Be Worth Being Looked Up To
In this environment, any individual can set the example for the rest of the pack. But as you know, size inherently bumps someone’s influence up a notch or two.
That’s why we put a lot of pressure on our high school-aged students to be aware of this. Those couple of notches can mean all the difference for the heroes who are physically smaller and in a different spot in their hero’s journey.
Youngers are both figuratively and literally looking up to each and every one of the Launchpad heroes.
When you’re in elementary school, the high schoolers seem like giants. In your eyes, they naturally shine and you want to be just like them, act like them, have the same freedoms that they have. It’s instinctual to mimic the behaviors of someone you admire, whether that admiration is truly earned on their part or not.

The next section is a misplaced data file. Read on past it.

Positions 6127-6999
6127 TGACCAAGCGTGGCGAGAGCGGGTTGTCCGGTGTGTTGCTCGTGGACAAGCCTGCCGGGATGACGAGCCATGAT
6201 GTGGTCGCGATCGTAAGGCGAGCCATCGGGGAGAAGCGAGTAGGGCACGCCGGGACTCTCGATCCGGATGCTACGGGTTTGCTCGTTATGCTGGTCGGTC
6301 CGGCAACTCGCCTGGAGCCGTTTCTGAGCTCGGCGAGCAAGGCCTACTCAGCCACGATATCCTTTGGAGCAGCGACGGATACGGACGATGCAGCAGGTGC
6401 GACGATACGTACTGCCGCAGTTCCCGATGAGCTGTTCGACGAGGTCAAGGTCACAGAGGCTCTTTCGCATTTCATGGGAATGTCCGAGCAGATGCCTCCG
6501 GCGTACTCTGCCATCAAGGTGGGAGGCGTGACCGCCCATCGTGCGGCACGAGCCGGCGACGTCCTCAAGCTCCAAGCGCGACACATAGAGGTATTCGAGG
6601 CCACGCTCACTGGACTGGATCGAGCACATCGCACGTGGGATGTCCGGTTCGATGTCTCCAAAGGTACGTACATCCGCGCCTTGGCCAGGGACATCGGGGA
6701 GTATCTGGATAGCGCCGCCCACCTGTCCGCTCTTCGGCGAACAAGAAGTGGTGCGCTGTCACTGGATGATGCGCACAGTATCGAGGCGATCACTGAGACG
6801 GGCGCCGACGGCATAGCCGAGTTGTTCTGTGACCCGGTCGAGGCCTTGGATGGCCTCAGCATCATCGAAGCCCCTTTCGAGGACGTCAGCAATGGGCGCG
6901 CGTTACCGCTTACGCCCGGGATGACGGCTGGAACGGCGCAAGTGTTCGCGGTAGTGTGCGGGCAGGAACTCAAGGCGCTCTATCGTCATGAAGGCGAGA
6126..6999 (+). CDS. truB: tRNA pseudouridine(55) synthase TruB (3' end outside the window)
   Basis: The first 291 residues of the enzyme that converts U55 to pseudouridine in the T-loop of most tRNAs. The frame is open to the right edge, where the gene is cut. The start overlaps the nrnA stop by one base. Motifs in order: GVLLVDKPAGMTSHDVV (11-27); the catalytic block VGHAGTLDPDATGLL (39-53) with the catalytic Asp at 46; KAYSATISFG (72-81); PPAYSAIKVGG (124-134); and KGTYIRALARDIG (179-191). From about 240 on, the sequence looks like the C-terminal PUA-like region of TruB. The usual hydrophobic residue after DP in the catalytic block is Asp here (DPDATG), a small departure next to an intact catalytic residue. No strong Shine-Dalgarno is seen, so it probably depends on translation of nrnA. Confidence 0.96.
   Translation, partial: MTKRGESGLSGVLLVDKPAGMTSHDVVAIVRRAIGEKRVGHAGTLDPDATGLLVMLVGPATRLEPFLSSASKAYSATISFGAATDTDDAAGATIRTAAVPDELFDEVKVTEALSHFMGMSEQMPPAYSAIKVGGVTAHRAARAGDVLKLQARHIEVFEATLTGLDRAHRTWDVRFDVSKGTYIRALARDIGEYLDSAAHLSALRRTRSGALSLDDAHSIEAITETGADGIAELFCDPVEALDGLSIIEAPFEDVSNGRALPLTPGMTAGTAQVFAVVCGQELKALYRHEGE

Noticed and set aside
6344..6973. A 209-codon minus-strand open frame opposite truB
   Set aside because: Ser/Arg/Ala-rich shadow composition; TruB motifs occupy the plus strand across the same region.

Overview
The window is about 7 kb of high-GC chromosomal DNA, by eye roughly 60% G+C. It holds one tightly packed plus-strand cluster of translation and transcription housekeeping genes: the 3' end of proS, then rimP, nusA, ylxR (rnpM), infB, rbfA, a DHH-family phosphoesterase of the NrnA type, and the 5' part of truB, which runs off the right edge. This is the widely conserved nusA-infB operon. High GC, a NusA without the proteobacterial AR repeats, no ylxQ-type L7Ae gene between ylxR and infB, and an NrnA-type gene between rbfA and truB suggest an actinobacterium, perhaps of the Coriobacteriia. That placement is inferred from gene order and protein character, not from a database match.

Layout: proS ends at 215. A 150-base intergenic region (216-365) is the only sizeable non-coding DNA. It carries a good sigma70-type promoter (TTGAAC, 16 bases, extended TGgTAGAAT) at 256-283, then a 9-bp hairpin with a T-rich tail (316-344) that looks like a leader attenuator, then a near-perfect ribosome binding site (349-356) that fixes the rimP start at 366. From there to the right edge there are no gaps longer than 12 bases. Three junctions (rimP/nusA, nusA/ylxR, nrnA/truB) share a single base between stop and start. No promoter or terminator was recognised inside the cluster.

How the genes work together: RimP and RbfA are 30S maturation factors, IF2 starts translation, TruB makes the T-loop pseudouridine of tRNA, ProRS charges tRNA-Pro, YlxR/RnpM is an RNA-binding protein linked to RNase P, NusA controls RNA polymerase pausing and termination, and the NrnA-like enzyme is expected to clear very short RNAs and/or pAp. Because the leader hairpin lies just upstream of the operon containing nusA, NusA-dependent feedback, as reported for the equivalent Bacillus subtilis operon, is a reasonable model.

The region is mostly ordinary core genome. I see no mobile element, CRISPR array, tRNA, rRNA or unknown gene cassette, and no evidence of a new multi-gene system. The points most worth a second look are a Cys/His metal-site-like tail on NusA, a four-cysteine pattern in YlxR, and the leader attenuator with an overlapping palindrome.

I know that I looked up to my big sister when I was younger, and that meant dressing like her, acting like her, liking the same music that she liked. It didn’t matter that she was going through a mid-2000s emo/scene phase and had an absolutely hideous personal style that she would later live to regret. If she was doing it, I was doing it too.
Someone is only worth being looked up to if, by copying them, you encounter positive personal growth. This is especially important within the student-led system that we have implemented. The “big kids” aren’t simply intimidating passerby’s in the hallway. All ages intermix and mingle during projects and throughout the day.
We have ingrained in our high schoolers that even when they don’t think someone is looking, there is always someone paying attention. This can create opportunities, or destroy them. Ultimately, it’s always their choice which one is the case.